The Centre on Tuesday informed the Supreme Court that the Nira Radia tapes published and telecast by the media were tampered with and the government agencies were not responsible for its leakage.
Additional Solicitor-General Indira Jaising made this submission before a Bench of Justices G.S. Singhvi and S.J. Mukhopadhyaya, hearing the petitions filed by industrialist Ratan Tata, challenging the publication of certain conversations involving him on the ground that it affected his right to privacy.
Placing a confidential enquiry report in a sealed envelope before the Bench, she said, as per the report eight to 10 agencies, including service providers, were involved in the tapping of telephonic conversation of former corporate lobbyist Radia. She also made it clear that the conversations were not leaked to the media by the government agencies.
After going through the report, Justice Singhvi observed: “The report says the starting and the end point of the conversation do not match with the original tapes.”
The Centre's submission was in response to the Supreme Court direction seeking the report of a probe ordered into the leakage of “classified documents/telephonic intercepts” of Ms. Radia's conversations with politicians, businessmen and journalists.
Mr. Tata, in his petition had said that several parts of the conversations were purely private in nature, spoken casually and could not be taken seriously. He pleaded that the portals and the other news media should be restrained from making his conversations public and sought action against those involved in the leakage of the tapes, claiming it infringed his fundamental right to life and privacy under Article 21 of the Constitution and freedom of speech under Article 19(1)(a).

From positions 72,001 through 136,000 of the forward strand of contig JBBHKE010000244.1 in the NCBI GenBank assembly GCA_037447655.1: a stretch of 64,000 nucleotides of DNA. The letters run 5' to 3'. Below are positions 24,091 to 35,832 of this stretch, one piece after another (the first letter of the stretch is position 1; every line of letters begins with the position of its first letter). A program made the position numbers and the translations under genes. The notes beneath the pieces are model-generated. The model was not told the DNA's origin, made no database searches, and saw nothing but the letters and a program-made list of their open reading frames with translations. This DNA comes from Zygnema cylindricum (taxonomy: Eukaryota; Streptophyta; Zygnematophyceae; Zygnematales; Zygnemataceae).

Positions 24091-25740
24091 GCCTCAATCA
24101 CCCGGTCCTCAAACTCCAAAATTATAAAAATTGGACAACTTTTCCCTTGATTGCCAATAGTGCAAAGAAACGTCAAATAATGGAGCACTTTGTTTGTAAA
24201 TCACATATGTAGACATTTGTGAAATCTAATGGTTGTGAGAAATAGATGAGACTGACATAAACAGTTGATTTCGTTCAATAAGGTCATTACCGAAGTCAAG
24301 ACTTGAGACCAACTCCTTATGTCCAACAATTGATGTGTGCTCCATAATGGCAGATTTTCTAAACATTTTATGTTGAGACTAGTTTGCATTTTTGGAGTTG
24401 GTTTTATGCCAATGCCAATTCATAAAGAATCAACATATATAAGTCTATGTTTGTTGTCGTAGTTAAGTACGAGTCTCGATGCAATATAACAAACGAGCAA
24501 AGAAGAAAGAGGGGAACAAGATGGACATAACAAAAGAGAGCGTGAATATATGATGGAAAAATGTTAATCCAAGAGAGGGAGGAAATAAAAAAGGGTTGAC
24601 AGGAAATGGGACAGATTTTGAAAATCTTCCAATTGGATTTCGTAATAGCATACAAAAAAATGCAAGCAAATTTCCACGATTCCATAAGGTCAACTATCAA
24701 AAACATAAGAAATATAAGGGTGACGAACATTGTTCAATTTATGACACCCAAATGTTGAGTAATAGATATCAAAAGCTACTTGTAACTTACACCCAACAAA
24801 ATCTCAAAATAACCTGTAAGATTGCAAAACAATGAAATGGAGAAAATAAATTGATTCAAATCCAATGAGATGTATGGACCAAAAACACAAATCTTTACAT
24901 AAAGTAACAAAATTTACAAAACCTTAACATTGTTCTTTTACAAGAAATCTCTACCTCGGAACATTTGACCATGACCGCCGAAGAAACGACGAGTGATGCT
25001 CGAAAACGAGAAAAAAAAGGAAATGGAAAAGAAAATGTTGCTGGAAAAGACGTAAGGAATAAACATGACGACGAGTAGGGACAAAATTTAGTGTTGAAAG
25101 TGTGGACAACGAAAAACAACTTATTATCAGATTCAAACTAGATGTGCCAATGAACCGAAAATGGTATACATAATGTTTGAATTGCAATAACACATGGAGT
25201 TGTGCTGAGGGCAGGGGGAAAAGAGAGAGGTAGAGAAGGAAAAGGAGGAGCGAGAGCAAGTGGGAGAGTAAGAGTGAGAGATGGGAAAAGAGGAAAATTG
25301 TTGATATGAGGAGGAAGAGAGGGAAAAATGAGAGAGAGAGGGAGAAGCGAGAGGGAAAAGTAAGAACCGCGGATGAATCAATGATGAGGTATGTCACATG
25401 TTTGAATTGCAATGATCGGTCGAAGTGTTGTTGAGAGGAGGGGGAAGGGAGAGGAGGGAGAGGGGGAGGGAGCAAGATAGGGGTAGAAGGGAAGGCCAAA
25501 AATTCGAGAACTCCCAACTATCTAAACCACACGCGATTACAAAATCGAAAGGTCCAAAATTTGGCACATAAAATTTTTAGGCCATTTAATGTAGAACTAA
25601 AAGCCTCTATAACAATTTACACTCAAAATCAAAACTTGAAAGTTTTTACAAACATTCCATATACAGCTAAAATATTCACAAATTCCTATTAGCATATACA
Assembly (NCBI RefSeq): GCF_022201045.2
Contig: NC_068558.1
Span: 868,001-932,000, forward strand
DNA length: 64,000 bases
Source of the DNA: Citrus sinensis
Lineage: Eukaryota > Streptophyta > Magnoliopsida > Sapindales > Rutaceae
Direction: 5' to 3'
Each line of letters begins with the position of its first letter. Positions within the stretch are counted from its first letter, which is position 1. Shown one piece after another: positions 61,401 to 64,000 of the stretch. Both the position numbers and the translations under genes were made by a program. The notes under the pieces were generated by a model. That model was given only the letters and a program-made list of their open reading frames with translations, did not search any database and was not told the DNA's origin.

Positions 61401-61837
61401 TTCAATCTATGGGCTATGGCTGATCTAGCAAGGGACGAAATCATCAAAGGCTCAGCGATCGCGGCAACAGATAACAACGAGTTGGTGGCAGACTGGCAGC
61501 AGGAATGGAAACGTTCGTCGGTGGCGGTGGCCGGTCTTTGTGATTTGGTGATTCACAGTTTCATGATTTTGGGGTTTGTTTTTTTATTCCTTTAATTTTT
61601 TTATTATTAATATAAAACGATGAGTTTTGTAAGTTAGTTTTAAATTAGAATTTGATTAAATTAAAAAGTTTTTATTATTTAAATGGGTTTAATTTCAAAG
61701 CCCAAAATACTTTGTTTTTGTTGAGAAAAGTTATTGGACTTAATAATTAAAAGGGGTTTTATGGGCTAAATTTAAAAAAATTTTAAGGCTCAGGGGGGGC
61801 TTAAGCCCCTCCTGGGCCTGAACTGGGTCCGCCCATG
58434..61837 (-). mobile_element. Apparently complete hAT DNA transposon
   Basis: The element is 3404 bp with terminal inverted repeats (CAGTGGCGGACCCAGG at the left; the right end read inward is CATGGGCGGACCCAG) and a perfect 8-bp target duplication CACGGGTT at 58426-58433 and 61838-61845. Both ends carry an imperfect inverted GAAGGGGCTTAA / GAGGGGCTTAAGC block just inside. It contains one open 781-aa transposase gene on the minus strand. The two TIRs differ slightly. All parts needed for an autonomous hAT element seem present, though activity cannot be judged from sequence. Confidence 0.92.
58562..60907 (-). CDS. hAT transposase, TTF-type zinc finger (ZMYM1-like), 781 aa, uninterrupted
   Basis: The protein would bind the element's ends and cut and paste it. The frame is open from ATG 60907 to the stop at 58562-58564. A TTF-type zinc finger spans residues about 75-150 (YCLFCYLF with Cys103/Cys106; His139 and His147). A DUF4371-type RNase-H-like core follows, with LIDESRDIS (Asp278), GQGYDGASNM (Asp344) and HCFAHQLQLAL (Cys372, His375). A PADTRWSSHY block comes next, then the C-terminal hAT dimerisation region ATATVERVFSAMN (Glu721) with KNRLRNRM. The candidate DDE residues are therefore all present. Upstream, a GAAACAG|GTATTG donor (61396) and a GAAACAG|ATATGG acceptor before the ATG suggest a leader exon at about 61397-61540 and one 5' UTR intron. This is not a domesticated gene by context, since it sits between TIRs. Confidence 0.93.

The Centre in its response said that in November 2009, the Director-General of Income Tax (Investigation) informed the Intelligence Bureau that an analysis of the intercepts would suggest that some of the conversations were quite sensitive and could indicate violation of the provisions of the IT Act by the parties concerned.
In December 2009, the records of 1,450 calls containing about 100 hours of recording were handed over to the CBI and the entire recordings, consisting of about 5,800 calls, was handed over to the CBI in May 2010. The Centre pointed out that the audio tapes and some of the transcripts had been published in some magazines and put on some websites.
Mr. Tata's senior counsel Mukul Rohtagi, making his submission on Tuesday, urged the court to lay down guidelines for the media in reporting such conversations. He submitted that while freedom of the press was vital, an individual's right to privacy was also equally important and hence a balance had to be struck to avoid conflict of interests. Arguments will continue on Thursday.